We are Carnivores by Nature
– 2.5 Million Years of Facts –

Dr. Al Danenberg Nutritional Periodontist

April 25, 2021

 

Humans have evolved for approximately 2.5 million years. For the first 2 million years or so, our ancestors primarily ate elephants and other very large animals – predominately the fatty tissues as well as muscle meat, organs, and collagen parts. In addition, they perfected ways to crack bones to savor the bone marrow and brain tissues.[1],[2] Then, as large mammals began to diminish around 300,000 years ago, Homo Sapiens turned to medium-sized animals. But all along, our human ancestors were predominately carnivores who relished fat.

 

And now this fact has been proven by a group of researchers at Tel Aviv University in Israel and at the University of Minho in Portugal. They published their cutting-edge research in March 2021 in the American Journal of Physical Anthropology.

 

The researchers stated, “It is hard to convince a devout vegetarian that his/her ancestors were not vegetarians, and people tend to confuse personal beliefs with scientific reality. Our study is both multidisciplinary and interdisciplinary.”

 

The investigators used genetics, metabolism, physiology, morphology and archaeology of tool development to settle the question: “Were Stone Age humans specialized carnivores or generalist omnivores?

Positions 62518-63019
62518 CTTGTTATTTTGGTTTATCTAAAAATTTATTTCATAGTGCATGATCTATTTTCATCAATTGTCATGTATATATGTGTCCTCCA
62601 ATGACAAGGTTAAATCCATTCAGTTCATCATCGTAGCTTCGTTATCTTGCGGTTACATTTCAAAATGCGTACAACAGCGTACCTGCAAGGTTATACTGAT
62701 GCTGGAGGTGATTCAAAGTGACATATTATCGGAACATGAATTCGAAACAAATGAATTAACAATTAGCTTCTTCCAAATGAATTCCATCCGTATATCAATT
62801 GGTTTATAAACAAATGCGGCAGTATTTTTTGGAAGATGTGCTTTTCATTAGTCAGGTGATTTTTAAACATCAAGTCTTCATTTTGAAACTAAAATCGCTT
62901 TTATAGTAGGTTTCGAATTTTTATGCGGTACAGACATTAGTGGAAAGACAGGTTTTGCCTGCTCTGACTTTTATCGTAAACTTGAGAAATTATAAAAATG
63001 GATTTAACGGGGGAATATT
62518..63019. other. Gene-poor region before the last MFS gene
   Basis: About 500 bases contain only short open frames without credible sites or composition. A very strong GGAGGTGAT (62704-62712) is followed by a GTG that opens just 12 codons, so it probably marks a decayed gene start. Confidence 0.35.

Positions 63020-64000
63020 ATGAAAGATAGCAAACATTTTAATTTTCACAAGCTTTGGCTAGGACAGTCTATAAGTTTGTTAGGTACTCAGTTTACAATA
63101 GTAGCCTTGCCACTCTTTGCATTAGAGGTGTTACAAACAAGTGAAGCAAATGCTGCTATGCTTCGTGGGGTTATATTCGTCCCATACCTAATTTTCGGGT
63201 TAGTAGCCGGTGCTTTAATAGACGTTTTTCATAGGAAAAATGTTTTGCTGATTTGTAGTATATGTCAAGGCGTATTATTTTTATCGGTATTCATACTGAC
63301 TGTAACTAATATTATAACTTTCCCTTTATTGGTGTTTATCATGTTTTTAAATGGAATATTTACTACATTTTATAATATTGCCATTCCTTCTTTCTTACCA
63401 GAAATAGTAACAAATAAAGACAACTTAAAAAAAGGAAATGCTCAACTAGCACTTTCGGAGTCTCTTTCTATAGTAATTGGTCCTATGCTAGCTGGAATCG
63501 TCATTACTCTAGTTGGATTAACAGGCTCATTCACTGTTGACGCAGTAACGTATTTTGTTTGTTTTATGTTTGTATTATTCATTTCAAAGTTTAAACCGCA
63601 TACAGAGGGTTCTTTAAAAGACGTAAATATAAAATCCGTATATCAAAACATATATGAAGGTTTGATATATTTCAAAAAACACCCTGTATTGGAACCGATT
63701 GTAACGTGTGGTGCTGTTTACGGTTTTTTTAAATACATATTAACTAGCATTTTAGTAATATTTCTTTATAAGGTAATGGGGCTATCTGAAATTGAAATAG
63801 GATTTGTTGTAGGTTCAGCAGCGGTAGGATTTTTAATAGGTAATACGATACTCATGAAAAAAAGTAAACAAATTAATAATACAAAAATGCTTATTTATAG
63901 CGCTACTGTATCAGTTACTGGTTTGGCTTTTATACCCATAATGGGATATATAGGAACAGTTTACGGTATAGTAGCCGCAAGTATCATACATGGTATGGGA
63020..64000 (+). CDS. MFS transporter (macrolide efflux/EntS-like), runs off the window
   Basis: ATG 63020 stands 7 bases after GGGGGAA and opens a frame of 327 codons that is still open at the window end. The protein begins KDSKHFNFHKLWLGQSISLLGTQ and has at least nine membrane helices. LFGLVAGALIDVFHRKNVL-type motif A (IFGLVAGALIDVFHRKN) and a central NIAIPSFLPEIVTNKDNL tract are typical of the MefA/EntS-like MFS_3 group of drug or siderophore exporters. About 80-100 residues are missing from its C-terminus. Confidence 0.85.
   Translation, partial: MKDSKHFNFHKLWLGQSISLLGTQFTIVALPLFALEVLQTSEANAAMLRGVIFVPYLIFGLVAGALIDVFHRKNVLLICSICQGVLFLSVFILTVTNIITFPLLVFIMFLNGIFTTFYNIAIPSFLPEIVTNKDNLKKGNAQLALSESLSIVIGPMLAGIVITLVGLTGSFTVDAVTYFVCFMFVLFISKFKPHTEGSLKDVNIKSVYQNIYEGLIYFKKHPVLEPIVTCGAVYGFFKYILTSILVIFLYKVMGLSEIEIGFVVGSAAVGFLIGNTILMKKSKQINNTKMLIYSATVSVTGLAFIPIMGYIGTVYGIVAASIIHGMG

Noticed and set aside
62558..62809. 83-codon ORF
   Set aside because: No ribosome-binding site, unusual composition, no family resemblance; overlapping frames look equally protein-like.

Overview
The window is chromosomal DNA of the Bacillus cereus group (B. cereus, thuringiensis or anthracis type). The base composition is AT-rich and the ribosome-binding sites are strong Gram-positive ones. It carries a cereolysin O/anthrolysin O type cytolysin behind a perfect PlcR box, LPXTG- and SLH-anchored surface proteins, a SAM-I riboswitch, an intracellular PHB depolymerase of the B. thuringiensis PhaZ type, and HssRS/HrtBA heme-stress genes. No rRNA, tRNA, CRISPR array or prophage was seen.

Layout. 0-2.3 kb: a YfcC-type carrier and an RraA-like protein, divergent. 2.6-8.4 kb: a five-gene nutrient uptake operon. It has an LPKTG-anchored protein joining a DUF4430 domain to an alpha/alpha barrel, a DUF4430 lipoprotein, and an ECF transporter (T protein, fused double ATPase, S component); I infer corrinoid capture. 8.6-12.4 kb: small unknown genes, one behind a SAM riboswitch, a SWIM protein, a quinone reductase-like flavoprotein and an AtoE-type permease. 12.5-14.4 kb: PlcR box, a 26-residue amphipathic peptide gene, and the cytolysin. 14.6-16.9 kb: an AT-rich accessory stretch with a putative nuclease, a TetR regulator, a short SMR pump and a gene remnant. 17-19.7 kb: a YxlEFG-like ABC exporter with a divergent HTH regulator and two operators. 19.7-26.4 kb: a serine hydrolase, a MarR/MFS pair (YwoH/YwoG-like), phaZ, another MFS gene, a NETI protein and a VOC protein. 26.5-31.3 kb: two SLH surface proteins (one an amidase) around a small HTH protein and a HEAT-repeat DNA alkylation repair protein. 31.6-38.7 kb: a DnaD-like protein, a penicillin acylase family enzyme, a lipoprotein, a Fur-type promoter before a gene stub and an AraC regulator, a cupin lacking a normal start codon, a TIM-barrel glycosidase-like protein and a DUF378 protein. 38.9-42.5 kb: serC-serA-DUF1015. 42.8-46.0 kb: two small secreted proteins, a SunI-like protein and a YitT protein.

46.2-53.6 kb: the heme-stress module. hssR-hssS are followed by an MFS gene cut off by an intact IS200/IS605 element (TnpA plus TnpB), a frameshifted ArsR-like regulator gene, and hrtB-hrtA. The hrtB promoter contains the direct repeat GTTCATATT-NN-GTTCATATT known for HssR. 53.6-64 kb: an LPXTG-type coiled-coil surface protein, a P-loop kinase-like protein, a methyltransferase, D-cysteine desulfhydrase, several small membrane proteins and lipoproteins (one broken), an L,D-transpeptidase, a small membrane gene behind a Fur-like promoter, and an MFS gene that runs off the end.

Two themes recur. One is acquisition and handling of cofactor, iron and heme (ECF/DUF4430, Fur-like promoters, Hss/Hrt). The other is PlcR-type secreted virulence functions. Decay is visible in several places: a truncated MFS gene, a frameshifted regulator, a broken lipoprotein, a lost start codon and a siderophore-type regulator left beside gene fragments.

The scientific team came to this conclusion: Stone Age humans were specialized carnivores until about 20,000 years ago. Then, some plants were brought into their diet.

 

The scientists based this statement on facts:

  • Human stomach acidity is extremely acidic, indicating a meat diet in which the acid not only would kill harmful bacteria that was decaying meat but also would break down animal protein.
  • Human fat is stored in large numbers of small fat cells like other carnivore predators, whereas omnivores have few but large fat cells. Humans can make use of these high fat reserves by rapidly turning them into fatty acids and ketones for energy when needed.
  • Areas of the human genome are closed off to enable a fat-rich diet, but the areas of the omnivore genome are open to enable a sugar-rich diet.
  • Archaeological evidence supports a meat-based diet.
  • Stable nitrogen isotopes in the bones and teeth of prehistoric humans point to consumption of meat with a high fat content.
  • Specialized tools for obtaining and processing vegetable foods only appeared more recently along the evolutionary continuum.

 

Here is a 10-minute radio interview where Andrew Pinsent speaks with Dr. Miki Ben-Dor, one of the study’s authors and a researcher at Tel Aviv University in Israel.